Being a science wiz kid, she came out with flying colours for her A-level results and got a job as a temporary teacher before enrolling with the University of Zimbabwe for a degree in Medical Laboratory Sciences.

Her first job was with Chinhoyi Hospital, but she never lasted a mile, after it dawned on her that opportunities to develop were very limited.

“I went back to Harare and joined the National Blood Services Zimbabwe. Although I was fairly new, I realised that I wanted to be more than an employee. I just told myself that one day I would head the organisation,” said Lucy.

Her dream might have taken longer than what she had anticipated, but she is now living her dream.

She however, concedes that it has not been an easy stroll in the park, but it has been a lot of hard work, employing a lot of strategising and ensuring that she is up to date with global trends on medical laboratory.

But probably her biggest strengths lie in her constant upgrading of her professional studies and her ability to communicate well with all stakeholders from the shop floor right up to the chief executive of any organisation.

Research has actually shown that women, who communicate well, embody executive traits and harness their own power, turning impressive careers into great ones, something Lucy has been able to do.

“I interact with everyone across, so I am constantly improving my communication skills so that we can move together for the good of the organisation.”

However, Lucy is taking over the organisation that recently suffered a serious media onslaught after several governance allegations were levelled against the management, threatening to put the company on its knees.

Some of the stories included the extensive publication of an audit report which unearthed a number of administrative and financial irregularities by the organisation’s top management

“That is now water under the bridge, since most of the issues highlighted in the media were dealt with. I will work hard to ensure that our work as the organisation will speak for itself.

“Right now, we have a number of strategies that we have put in place, including re-branding the organisation to improve the operations of National Blood Support Services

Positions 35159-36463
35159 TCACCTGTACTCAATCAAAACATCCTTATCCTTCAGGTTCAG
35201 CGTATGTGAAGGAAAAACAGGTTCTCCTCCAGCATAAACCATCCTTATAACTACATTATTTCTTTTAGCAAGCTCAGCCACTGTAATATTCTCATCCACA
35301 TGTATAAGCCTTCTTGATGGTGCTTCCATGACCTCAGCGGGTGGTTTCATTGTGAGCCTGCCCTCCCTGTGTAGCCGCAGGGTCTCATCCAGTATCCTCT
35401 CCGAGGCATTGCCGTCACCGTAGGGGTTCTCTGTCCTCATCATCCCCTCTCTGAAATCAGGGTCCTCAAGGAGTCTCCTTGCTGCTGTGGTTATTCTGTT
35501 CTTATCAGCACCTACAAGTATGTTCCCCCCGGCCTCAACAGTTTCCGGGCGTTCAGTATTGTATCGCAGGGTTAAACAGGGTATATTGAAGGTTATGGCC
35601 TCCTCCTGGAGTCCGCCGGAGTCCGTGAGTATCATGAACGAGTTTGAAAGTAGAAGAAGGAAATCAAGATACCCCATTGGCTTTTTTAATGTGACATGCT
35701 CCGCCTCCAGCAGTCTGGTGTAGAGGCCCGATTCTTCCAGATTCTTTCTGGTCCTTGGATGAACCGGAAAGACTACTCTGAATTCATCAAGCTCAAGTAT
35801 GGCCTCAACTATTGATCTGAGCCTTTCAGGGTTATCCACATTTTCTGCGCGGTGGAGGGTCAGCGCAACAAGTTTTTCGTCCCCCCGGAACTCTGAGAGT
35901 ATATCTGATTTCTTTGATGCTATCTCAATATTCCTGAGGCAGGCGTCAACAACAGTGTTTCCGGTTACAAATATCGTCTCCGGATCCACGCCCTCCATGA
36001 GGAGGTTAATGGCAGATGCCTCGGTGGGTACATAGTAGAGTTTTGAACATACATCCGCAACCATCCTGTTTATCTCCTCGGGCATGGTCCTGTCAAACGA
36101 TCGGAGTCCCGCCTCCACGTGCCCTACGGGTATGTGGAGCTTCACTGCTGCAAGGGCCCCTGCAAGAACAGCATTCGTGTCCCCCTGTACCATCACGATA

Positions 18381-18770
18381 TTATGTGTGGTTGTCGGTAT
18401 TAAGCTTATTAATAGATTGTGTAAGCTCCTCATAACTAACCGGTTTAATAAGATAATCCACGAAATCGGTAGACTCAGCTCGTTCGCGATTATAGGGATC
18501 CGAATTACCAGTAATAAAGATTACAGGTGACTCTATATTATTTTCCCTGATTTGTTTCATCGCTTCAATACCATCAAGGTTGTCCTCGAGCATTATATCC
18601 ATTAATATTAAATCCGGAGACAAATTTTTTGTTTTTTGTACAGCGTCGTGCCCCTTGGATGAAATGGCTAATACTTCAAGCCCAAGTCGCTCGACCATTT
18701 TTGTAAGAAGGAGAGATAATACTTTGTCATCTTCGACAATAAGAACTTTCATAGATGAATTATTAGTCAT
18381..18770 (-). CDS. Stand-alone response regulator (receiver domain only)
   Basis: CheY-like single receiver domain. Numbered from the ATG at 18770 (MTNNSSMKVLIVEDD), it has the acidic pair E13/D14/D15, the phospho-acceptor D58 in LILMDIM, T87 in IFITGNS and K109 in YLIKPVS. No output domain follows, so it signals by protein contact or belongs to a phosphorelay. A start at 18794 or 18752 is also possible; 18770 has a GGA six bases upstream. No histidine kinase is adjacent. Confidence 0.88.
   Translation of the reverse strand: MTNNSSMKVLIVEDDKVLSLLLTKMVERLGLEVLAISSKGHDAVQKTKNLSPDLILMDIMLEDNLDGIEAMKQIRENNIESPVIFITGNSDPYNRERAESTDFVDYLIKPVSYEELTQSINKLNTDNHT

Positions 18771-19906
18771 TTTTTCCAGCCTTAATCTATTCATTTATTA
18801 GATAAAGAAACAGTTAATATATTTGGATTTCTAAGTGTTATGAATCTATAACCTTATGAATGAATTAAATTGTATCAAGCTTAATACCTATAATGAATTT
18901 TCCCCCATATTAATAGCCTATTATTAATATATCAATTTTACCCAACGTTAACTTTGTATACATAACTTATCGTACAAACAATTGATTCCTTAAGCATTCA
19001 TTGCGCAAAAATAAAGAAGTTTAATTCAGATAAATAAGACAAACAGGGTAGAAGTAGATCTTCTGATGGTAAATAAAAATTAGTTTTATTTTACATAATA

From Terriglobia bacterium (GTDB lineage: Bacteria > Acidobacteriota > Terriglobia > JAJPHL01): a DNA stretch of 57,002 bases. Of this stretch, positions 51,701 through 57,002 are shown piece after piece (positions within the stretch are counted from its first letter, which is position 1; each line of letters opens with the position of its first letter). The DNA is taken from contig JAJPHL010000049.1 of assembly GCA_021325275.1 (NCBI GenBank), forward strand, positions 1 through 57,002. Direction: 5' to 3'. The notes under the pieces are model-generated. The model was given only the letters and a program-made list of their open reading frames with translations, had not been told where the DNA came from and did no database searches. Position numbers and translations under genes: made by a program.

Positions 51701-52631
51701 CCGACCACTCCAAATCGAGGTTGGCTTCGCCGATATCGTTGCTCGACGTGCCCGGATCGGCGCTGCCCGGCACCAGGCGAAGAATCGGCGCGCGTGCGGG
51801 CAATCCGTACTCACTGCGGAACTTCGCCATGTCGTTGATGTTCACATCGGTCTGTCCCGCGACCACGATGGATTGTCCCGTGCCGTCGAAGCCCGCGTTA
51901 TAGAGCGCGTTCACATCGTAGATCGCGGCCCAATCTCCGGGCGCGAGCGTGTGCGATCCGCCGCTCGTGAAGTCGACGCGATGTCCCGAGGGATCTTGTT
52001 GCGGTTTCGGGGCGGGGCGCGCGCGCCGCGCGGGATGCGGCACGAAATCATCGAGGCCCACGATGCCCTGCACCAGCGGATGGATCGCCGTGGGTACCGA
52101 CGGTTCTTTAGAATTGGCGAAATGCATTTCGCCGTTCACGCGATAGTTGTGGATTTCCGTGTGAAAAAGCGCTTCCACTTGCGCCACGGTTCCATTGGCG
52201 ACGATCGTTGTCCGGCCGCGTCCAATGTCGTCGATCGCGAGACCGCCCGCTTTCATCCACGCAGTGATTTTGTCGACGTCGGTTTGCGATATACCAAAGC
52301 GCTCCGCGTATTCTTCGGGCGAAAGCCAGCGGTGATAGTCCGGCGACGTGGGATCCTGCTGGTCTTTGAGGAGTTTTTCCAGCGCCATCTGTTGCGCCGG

Although she might not be like Irene Rosenfeld — the highest paid female chief executive officer in the world, according to Forbes — Lucy says she is content.

Her wish at the moment is to see more women holding similar positions to bring diversity within the ranks.

Lucy says although the debate about the lack of female participation at the upper echelons of business remains high several spaces occupied by men and women, organisations should give more women opportunities to lead, because they are just as good as men.

“Although I have been heading the organisation for a few months, I have since realised that gender is not really an issue, but one needs to be a hard worker, assertive, share the company’s vision and be able to take it to another level.”

“For too long, women’s roles in the home have long been trivialised, but they are fundamental and can still be fine-tuned and form the basis of good management anywhere, be it in a corporate organisation, family unit and even in the community.

“We need to demystify leadership in corporate organisations. Too many young women who are talented are afraid to dream big and aim high. They see decision making roles as the preserve of men who play golf together.

“That is why it is important to focus on creating a pipeline of female talent for senior executive positions,” she said.

She however, urged women to invest in education, which she says gave her a competitive edge to fight her way up, and fish her from poverty.

“I value education so much. I am where I am today because a lot of people invested in my education and for a good reason.

“I do not hesitate to assist extended families in paying for their fees, whenever I can,” she said.

It is for that reason that Lucy takes time from her busy schedule to assist her three children with homework regularly.

Source : The Herald